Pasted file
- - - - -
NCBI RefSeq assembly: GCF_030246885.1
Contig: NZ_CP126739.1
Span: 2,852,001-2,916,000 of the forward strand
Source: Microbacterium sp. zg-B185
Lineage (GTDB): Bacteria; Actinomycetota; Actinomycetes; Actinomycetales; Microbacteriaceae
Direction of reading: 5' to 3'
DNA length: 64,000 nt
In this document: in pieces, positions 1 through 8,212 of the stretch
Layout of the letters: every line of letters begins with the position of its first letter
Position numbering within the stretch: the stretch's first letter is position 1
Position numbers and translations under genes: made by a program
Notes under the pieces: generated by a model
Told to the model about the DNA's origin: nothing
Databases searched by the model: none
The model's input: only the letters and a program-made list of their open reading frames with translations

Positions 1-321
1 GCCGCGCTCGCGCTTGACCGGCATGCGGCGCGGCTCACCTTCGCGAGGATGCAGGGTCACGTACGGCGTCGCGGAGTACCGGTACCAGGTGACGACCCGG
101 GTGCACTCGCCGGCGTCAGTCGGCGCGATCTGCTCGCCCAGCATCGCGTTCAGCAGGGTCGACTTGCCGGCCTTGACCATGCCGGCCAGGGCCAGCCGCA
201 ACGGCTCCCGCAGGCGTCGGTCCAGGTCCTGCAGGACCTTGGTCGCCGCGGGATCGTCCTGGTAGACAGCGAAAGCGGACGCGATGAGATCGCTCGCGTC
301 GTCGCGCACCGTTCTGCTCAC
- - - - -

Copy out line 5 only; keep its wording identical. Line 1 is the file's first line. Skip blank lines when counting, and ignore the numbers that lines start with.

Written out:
Lineage (GTDB): Bacteria; Actinomycetota; Actinomycetes; Actinomycetales; Microbacteriaceae